Scott Kazmir- Part 2

The Resurgence of Scotty Kazmir

Part 2 of 3

Rebuilding is a process… not a technique… not a tactic.

Most athletes desperately want a silver bullet. 

They want lightning in a bottle.

The last combination number in the lock.

Scotty Kazmir was no different.

He wanted THE magic potion. I knew that was very unlikely. Far more likely, this was going to be a trudge involving the process of laying one perfect brick each day. I secretly hoped it would come back quickly but my experience told me that Scott didn’t get ‘here’ overnight and we weren’t going to get all the way back over night either.

Struggling athletes hoping for a miracle cure is very common and unfortunately they often find themselves bouncing from one quick fix idea to another. I felt the risk of this was fairly high because Scott’s decline was so rapid. Therefore I constantly reinforced the concept of process over outcome..

Here was our process… 

STEP 1. Start with the Pain. Personal Histrionics-

One critically important question we had to start with was:  What were the possible physical contributors to Scotty’s initial downward spiral? While this sounds simple, it rarely is. Athletes are taught to ignore pain and minimize aches, tightness, tenderness and discomfort. This might be a good strategy at times but it is in my opinion always a 100% bad idea when that discomfort is involved with a pitcher’s medial elbow or shoulder. Pitchers must become intimate with their arms.  Their arm is their professional life line.

Pitchers learn very early to prevaricate regarding the status of their arm. There are two primary reasons for this. First they don’t want to be viewed as physically weak or soft. Second, they don’t want to be perceived as making excuses for poor performance.  So they learn to minimize their pain. They learn to play word games when describing their pain, instead referring to it as ‘tenderness’, ‘tightness’ or ‘muscle fatigue’.

I refer to it the “Don’t ask, don’t tell” phenomenon of baseball. Coaches and trainers don’t want to ask and players don’t want to tell. In professional baseball it gets even worse. Players and their agents intentionally hide these things from trainers and coaches…and in many cases for good reason.

So we began with assessments with Scott from Lee Fiocchi of Dynamic Sports training and Andy Arthur from St. Luke’s Sports Performance Medicine, two men I respect greatly. What I needed to know was 1) Did Scott have any current constraints or limitations that was impeding his progress and 2) Were there any issues we needed to correct, stabilize or improve before we began our process and 3) I knew eventually we were going to have to push Scott and if we pushed him was he ready for that or were we going to make the situation worse?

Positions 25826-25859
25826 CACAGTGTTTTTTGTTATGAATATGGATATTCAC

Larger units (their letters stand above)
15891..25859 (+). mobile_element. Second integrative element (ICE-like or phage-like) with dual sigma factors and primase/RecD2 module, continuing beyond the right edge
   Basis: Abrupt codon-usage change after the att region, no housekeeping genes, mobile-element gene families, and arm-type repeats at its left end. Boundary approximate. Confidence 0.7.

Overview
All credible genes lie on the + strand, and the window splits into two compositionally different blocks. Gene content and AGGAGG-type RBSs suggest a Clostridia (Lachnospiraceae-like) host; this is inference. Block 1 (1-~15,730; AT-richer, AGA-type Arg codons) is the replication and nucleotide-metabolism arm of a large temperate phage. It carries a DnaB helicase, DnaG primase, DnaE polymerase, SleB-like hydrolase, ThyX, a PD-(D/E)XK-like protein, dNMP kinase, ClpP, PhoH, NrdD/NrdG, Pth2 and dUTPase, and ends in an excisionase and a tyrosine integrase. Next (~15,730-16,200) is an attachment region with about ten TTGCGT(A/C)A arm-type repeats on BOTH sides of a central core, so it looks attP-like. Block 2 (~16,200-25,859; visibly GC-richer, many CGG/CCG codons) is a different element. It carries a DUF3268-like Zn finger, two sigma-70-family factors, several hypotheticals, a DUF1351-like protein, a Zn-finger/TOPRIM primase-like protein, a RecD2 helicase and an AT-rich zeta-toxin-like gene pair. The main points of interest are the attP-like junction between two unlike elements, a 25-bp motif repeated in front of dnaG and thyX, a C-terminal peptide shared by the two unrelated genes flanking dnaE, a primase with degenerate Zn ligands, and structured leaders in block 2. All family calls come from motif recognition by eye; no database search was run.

Thankfully Scott received a clean bill of health and we were ready to begin.  However I can’t overstate the importance of going through this step.

Next was our own, in house, Texas Baseball Ranch pain assessment. Scott indicated he experienced various issues from time to time regarding both his elbow and shoulder, which in and of itself is not surprising for a major league pitcher. Following the time line closely looking for possible connections between the discomfort and declines in performance, it appeared the tenderness of his medial elbow was a particular concern.

After viewing video of Scott as a high school senior, as a Tampa Bay Ray in 2007 and a Los Angeles Angel, it was obvious that his movement pattern had changed a considerable amount and not for the better. We could see several things had changed and created extra stress to medial elbow. Our initial efforts were focused upon improving tempo, rhythm and the efficiency of his arm action.

Those initial efforts did indeed reduce the stress to his medial elbow but we saw little change in terms of performance. While the simple reduction of stress to medial elbow didn’t appear at the time to be that significant, in retrospect it was breakthrough number one. It would be the first piece of the puzzle. His arm started to feel better.

Several months went by and just by happenstance Scott was sharing his experiences and told me a story of a groin pull during his All-Star year and how he pieced together the rest of the season utilizing his change-up.  I then went back and looked at footage prior to his groin injury and after his groin injury and we had breakthrough #2.

The body is a system. The body will organize itself to avoid pain. Scott slowly but surely reduced the contributions of his lower half to avoid stress to the groin. The result was a slower tempo, less momentum and less utilization of his legs, hips and trunk.  He asked his arm to carry a higher percentage of the load. Even more detrimental was that the change interfered with his natural synchronization of his arm, trunk and spine. His new organization called for his arm to unravel much sooner creating what Mike Marshall refers to as ‘forearm flyout’.

The results were devastating: Less contribution from the proximal parts of the body (ie: core, pelvis, trunk, glutes, spine) and more from distal parts of the body (ie. Arm) Earlier launch, less deception, added stress to anterior shoulder and medial elbow, more problematic recovery from start to start, reduced command, reduced sharpness of breaking ball.

Armed with this new discovery we moved our focus to the groin and improving the contributions of his pelvis and glutes. This was puzzle piece number two.  Scott immediately went to work and significantly improved his movement pattern in that regard in a fairly short time.

However, Scott’s game-time mound performance still wasn’t where we wanted it …

For the rest of the story, watch your email for part 3! 

Coach Wolforth

P.S. – Just added. New fall and winter dates for the Elite Pitcher’s Boot Camp. Take a look here now before we sell out again

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